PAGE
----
Meanwhile, Independent Sage urges immediate action to tackle coronavirus variant of concern
The planned UK inquiry into the coronavirus crisis must be fully independent and led by scientific and medical experts, an influential group of MPs has said.
In a letter dated 14 May and published on 17 May, the All-Party Parliamentary Group on Coronavirus welcomed prime minister Boris Johnson’s pledge to hold a public inquiry into the government’s response to the virus starting in spring 2022.
But they said that it was important for the inquiry to be “fully independent, command the confidence of the public and the support of parliament and all four nations of the UK”.
“We therefore urge you to ensure the chair and panel of the inquiry are decided on a cross-party basis and in consultation with the devolved administrations, rather than being hand-picked by the UK government,” said the cross-party group of MPs, which includes former Conservative health minister Dan Poulter.
They argue that a formal committee with representatives from each of the Westminster political parties and four nations of the UK should be formed “to provide a forum for discussion on the inquiry and avoid any accusations of political bias”.
The prime minister told the House of Commons on 12 May that the inquiry would begin in spring 2022 to “look at the events of the last year in the cold light of day and identify the key issues that will make a difference for the future”. Johnson confirmed that the inquiry would be established on a statutory basis—with full formal powers, though no decisions on a chair and terms of reference have yet been made.
In their letter, the MPs added that the inquiry should be led by those with the “scientific and medical expertise needed to examine all the evidence available and make sure the right lessons are learned”.
“It must leave no stone unturned in its efforts to uncover what went wrong and how to ensure the country is better prepared for future pandemics,” they said.
Timing and government response
In addition, the MPs took issue with the timing of the inquiry, which they said would mean that “vital lessons go unlearned ahead of a potential third wave”.
“Clearly time is needed to allow for wide consultation on the terms of reference, but after that, the inquiry must start as soon as possible,” they said. “There is no time to waste in ensuring that the NHS and social care system are better equipped for any deadly variants or future waves.”
A government spokesperson said: “We have always been clear that there would be opportunities to look back and reflect on lessons learnt from our response to this unprecedented global challenge.
“As the prime minister said last week, we have committed to holding a full public inquiry as soon as is reasonably possible.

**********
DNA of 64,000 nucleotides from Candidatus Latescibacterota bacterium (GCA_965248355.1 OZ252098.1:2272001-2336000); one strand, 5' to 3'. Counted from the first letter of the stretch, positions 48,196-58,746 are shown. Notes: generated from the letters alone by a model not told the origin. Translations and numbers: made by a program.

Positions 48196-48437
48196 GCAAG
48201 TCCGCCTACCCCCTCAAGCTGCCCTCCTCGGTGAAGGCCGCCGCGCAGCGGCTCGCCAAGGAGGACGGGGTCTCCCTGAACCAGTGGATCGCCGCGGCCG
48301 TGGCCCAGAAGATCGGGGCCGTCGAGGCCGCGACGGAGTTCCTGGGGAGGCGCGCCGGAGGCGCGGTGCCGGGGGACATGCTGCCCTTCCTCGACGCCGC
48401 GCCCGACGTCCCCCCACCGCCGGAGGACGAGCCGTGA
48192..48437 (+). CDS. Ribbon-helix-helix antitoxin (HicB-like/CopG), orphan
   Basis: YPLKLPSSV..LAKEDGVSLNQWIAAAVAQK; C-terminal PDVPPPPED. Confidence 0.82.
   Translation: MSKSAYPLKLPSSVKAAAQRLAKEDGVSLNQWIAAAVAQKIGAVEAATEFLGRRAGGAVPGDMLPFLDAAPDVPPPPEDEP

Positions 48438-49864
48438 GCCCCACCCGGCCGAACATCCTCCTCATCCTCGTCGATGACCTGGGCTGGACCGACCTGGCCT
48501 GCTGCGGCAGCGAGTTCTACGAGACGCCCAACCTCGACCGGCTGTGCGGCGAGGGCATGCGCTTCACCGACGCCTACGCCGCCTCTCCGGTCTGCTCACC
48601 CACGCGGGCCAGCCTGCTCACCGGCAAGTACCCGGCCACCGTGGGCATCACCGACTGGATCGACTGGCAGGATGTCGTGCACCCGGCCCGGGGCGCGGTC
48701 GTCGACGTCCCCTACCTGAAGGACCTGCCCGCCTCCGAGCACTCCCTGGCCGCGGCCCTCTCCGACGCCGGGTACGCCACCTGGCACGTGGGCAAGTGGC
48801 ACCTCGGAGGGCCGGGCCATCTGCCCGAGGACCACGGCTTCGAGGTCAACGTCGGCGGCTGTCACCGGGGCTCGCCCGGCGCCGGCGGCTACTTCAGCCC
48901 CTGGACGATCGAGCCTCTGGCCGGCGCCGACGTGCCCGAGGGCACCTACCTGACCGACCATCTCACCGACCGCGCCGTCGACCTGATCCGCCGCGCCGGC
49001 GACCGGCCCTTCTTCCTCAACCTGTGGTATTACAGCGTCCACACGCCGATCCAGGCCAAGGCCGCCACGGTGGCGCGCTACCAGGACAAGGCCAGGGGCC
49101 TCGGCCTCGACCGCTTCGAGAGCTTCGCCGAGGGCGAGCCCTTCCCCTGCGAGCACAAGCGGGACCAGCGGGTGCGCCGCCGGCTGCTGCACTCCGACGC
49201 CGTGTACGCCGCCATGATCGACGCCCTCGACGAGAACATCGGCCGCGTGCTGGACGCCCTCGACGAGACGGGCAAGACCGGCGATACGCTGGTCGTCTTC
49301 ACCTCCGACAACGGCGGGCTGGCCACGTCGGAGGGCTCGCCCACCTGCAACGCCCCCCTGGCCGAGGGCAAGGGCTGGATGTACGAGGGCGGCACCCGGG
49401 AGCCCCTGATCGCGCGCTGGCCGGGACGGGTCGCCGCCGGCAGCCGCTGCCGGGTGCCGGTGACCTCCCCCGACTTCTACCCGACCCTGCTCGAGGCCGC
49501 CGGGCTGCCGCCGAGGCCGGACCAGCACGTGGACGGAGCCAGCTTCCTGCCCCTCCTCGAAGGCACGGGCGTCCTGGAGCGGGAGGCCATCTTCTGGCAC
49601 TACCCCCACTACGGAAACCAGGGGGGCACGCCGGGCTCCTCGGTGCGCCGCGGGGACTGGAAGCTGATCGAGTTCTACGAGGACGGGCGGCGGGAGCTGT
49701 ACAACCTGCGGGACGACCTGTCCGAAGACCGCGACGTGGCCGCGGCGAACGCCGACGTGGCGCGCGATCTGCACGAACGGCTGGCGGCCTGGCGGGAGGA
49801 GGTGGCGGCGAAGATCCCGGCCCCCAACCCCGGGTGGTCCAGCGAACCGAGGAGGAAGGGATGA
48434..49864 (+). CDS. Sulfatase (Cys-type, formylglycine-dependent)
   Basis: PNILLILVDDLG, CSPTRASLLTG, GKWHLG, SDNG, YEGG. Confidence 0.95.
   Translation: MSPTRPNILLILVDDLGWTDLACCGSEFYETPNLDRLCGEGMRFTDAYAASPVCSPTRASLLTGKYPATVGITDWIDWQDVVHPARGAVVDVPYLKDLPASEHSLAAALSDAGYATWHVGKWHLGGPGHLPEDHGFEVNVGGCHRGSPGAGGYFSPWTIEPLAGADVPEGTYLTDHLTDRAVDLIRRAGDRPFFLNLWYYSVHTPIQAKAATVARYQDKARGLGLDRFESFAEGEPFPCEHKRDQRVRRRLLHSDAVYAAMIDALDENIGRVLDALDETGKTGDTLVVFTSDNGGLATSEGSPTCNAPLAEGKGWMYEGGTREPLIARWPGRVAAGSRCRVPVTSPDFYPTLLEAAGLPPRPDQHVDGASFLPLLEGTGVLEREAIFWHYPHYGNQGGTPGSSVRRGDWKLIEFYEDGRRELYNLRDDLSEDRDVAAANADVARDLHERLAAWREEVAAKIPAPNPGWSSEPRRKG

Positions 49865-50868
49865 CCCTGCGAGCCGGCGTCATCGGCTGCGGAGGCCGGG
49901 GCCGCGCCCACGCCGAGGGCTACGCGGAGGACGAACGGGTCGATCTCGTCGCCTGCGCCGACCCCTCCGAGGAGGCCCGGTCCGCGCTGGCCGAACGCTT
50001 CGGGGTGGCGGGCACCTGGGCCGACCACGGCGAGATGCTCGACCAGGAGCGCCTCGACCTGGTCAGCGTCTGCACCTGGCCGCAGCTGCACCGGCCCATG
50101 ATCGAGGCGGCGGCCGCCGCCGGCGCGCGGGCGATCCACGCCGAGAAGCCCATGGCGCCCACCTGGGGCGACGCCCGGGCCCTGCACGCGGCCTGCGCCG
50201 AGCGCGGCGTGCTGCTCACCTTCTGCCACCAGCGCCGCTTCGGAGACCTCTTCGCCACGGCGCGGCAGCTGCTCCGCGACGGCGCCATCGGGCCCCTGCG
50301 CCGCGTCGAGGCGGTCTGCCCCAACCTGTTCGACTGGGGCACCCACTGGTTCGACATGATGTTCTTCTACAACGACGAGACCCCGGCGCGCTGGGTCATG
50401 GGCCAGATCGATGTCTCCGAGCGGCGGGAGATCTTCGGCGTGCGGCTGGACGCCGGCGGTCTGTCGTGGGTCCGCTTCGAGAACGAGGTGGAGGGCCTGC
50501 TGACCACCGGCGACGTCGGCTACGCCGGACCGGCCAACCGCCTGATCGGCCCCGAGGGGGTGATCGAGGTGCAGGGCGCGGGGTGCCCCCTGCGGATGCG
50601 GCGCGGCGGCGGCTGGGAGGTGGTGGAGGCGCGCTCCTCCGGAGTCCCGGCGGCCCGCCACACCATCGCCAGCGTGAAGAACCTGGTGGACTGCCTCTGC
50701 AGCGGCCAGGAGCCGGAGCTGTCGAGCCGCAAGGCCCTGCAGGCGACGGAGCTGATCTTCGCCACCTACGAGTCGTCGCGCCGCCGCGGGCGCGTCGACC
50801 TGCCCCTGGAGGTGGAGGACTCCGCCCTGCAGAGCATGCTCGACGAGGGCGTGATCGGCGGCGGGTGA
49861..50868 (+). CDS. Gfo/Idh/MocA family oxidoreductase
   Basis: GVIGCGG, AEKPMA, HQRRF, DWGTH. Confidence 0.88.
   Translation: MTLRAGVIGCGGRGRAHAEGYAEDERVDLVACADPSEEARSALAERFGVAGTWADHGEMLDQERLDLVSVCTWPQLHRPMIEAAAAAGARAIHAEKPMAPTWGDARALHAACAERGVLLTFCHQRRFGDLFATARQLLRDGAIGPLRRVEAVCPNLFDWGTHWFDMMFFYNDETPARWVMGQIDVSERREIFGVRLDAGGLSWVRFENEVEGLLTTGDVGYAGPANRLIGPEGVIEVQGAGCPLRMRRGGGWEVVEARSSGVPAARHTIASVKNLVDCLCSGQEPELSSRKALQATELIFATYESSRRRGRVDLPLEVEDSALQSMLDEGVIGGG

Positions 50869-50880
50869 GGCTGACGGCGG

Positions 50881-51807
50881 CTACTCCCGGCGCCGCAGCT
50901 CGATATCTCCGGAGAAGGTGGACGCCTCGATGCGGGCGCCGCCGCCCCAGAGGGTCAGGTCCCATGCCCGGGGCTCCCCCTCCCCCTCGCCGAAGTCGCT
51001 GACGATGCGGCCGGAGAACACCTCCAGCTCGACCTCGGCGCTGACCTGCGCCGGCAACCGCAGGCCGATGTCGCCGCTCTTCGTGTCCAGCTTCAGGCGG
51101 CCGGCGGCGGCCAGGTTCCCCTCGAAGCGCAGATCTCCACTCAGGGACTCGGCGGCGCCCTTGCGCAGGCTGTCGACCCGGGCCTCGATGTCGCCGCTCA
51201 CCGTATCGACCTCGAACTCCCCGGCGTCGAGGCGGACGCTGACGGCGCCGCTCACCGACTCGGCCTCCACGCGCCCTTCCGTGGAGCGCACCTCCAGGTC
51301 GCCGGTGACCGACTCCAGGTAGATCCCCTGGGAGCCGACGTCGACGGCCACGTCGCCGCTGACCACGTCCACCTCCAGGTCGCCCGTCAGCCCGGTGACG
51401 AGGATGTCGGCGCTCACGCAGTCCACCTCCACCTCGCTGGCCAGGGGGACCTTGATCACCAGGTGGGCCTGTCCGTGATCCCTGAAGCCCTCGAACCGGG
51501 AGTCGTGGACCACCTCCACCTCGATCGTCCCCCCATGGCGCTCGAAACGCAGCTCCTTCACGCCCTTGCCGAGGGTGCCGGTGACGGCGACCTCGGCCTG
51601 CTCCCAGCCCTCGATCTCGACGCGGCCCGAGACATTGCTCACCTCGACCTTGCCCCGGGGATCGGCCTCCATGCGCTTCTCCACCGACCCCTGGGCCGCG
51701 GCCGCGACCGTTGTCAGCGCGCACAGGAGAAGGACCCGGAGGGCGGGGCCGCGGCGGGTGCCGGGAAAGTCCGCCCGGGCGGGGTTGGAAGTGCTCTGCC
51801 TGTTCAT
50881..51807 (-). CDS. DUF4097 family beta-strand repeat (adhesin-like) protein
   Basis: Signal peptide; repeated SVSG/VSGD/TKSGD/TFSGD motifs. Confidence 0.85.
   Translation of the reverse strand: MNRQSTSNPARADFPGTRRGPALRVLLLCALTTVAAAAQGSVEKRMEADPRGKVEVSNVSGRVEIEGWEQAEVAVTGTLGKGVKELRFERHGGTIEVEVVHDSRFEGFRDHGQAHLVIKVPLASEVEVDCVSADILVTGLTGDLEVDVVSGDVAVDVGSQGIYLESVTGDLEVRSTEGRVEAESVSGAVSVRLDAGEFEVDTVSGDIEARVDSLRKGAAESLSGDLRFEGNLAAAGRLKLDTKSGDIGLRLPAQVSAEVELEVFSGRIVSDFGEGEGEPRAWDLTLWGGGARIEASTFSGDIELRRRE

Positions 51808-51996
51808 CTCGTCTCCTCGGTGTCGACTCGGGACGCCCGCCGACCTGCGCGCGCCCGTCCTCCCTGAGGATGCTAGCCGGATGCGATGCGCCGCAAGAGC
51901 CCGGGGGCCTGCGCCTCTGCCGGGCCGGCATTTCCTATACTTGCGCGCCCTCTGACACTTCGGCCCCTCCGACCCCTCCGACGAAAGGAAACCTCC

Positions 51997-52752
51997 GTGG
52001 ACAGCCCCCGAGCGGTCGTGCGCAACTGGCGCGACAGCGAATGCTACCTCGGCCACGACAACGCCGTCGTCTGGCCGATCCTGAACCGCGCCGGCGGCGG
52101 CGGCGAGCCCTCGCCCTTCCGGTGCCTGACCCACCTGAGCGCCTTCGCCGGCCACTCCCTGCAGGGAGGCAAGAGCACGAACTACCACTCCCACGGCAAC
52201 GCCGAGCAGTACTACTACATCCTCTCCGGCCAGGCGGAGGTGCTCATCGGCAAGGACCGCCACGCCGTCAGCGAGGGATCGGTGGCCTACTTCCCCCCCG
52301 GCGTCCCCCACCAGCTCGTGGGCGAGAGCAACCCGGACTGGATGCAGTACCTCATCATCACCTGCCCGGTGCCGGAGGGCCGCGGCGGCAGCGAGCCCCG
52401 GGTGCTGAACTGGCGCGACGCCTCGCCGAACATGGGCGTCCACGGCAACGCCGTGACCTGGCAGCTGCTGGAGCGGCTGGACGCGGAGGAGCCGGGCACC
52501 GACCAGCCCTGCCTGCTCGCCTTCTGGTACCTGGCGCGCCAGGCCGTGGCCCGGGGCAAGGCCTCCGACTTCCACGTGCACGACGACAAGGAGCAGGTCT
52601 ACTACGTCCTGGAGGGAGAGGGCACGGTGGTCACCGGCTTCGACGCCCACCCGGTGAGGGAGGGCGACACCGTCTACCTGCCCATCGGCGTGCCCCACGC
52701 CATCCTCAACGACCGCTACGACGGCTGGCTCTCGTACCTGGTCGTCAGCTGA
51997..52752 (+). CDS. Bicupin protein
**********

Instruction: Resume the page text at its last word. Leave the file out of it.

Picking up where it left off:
“But our immediate focus is on the priorities of the people—ensuring our roadmap [to lifting Covid restrictions] is irreversible and building back better as we recover from this pandemic.”
Action plan for new variants
The letter comes as the self-appointed expert group, Independent Sage, called for urgent action from government in light of evidence suggesting that the new Indian variant of coronavirus is up to 60 per cent more transmissible than the more prevalent so-called Kent variant.
The group proposed a six-point plan of action to deal with the new variant and to prepare for future variants, including global and local vaccination supported by a waiver of patent rights; improved border controls and supported quarantine; improved local systems of outbreak control; surge vaccination in areas experiencing outbreaks of the new variant; limits on indoor mixing; and continued vigilance.
“It is incumbent that we act now rather than wait and see if things get worse,” the group said on 14 May. “The lessons from 2020 have shown that delaying action could increase hospitalisations, overwhelm the NHS, and may also cost lives.”
A spokesperson for the Department of Health and Social Care said: “The government already has a plan of action and robust measures in place to tackle the threat of variants, which has been informed by a range of advice from our world-class scientific and medical experts.
“This includes strict border controls and deploying surge testing, enhanced contact tracing and sequencing in over 15 areas to suppress transmission, with more than 60,000 additional PCR test kits distributed so far.
“Over 20 million people across the UK are already fully vaccinated against this virus. We recently announced that the most vulnerable people will be offered their second Covid-19 vaccine dose earlier to maximise protection against variants.”